I have suggested that the star system, which is unfair to many architects, is doubly hard on women in a sexist environment, and that, at the upper levels of the profession, the female architect who works with her husband will be submerged in his reputation. My interpretations are speculative. We have no sociology of architecture. Architects are unaccustomed to social analysis and mistrust it; sociologists have fatter fish to fry. But I do get support for my thesis from women architects, from some members of my firm and from my husband.
Should there be a star system? It is unavoidable, I think, owing to the prestige we give design in architecture. But the schools can and should reduce the importance of the star system by broadening the student’s view of the profession to show value in its other aspects. Heaven knows, skills other than design are important to the survival of architecture firms. The schools should also combat the student’s sense of inadequacy about design, rather than, as now, augmenting it through wrongly authoritarian and judgmental educational techniques. With these changes, architects would feel less need for gurus, and those they would need would be different—more responsible and humane than gurus are asked to be today.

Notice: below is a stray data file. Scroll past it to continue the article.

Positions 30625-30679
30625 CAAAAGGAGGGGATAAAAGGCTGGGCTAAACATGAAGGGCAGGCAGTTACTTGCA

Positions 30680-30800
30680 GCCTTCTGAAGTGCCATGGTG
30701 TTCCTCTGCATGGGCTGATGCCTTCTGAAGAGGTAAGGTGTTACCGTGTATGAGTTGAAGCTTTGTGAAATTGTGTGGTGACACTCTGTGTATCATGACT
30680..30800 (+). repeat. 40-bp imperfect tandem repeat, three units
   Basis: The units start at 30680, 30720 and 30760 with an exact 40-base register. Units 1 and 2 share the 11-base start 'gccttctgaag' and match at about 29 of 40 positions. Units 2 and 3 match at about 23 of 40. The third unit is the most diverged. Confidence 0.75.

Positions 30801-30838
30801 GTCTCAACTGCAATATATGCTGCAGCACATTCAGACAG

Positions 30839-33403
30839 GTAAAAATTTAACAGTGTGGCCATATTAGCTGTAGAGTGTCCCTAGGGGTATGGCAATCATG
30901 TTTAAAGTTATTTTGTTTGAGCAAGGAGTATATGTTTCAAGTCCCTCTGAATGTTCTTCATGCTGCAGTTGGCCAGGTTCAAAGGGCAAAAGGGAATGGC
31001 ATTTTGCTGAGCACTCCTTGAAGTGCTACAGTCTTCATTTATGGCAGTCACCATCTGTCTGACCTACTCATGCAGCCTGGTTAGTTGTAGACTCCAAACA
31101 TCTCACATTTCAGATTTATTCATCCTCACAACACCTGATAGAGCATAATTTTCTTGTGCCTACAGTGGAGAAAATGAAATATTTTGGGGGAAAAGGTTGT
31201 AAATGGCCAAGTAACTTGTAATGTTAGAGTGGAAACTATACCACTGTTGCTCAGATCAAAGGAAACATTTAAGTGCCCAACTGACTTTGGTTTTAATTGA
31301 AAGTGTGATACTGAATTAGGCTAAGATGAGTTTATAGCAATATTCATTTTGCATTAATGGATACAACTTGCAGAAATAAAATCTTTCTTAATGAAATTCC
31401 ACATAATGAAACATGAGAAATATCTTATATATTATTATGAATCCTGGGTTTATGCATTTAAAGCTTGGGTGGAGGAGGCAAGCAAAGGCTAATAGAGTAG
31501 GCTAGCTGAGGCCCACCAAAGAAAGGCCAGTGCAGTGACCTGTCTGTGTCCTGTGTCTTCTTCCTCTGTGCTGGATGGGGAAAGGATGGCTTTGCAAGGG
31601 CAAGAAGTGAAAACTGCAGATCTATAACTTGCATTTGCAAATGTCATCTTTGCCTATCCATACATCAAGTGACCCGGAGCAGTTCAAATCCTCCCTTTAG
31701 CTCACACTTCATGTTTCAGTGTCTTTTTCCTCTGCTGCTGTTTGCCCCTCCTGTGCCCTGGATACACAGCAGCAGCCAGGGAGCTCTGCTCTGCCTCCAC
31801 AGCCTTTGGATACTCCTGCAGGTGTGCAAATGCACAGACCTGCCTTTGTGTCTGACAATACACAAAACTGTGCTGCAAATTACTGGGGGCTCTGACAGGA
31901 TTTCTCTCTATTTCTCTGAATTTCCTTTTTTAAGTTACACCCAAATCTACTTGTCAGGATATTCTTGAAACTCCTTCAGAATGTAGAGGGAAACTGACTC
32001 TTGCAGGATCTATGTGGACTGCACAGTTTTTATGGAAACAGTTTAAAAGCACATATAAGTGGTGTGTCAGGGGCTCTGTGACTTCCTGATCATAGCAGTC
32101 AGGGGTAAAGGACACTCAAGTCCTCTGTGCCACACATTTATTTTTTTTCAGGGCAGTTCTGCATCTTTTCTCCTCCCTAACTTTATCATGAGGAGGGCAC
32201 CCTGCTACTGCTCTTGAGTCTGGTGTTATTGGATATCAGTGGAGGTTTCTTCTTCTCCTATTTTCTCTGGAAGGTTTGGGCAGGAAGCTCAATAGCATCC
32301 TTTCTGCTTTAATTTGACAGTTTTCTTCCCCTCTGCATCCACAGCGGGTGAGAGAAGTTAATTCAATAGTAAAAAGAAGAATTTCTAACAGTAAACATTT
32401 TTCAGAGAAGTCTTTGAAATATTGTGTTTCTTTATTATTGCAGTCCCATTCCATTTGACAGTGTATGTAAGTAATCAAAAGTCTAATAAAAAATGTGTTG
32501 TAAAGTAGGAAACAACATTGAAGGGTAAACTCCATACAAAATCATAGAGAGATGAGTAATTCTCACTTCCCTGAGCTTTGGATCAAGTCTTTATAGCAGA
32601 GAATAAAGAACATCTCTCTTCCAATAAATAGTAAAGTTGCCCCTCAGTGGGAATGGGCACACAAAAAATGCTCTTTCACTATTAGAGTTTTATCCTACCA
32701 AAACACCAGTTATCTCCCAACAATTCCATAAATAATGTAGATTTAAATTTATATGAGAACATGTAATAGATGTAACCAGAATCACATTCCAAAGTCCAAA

To the extent that gurus are unavoidable and sexism is rampant in the architecture profession, my personal problem of submersion through the star system is insoluble. I could improve my chances for recognition as an individual if I retuned to teaching or abandoned collaboration with my husband. The latter has happened to some extent as our office has grown and our individual responsibilities within it take more of our time. We certainly spend less time at the drawing board together and, in general, less time writing. But this is a pity, as or joint work feeds us both.